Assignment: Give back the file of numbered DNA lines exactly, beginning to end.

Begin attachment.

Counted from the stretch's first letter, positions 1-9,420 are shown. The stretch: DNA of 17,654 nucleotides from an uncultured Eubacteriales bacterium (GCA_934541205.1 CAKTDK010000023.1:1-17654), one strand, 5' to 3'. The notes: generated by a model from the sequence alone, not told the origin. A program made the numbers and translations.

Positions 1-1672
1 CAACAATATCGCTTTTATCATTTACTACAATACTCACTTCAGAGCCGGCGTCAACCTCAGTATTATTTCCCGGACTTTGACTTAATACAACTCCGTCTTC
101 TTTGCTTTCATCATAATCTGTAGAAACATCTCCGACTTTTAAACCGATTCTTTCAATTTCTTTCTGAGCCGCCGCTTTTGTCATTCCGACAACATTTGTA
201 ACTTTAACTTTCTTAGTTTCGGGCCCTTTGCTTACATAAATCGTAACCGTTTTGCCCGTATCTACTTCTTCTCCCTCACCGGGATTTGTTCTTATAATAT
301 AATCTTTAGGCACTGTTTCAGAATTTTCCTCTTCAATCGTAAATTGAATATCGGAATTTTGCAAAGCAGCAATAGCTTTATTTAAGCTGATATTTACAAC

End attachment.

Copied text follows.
Counted from the stretch's first letter, positions 1-9,420 are shown. The stretch: DNA of 17,654 nucleotides from an uncultured Eubacteriales bacterium (GCA_934541205.1 CAKTDK010000023.1:1-17654), one strand, 5' to 3'. The notes: generated by a model from the sequence alone, not told the origin. A program made the numbers and translations.

Positions 1-1672
1 CAACAATATCGCTTTTATCATTTACTACAATACTCACTTCAGAGCCGGCGTCAACCTCAGTATTATTTCCCGGACTTTGACTTAATACAACTCCGTCTTC
101 TTTGCTTTCATCATAATCTGTAGAAACATCTCCGACTTTTAAACCGATTCTTTCAATTTCTTTCTGAGCCGCCGCTTTTGTCATTCCGACAACATTTGTA
201 ACTTTAACTTTCTTAGTTTCGGGCCCTTTGCTTACATAAATCGTAACCGTTTTGCCCGTATCTACTTCTTCTCCCTCACCGGGATTTGTTCTTATAATAT
301 AATCTTTAGGCACTGTTTCAGAATTTTCCTCTTCAATCGTAAATTGAATATCGGAATTTTGCAAAGCAGCAATAGCTTTATTTAAGCTGATATTTACAAC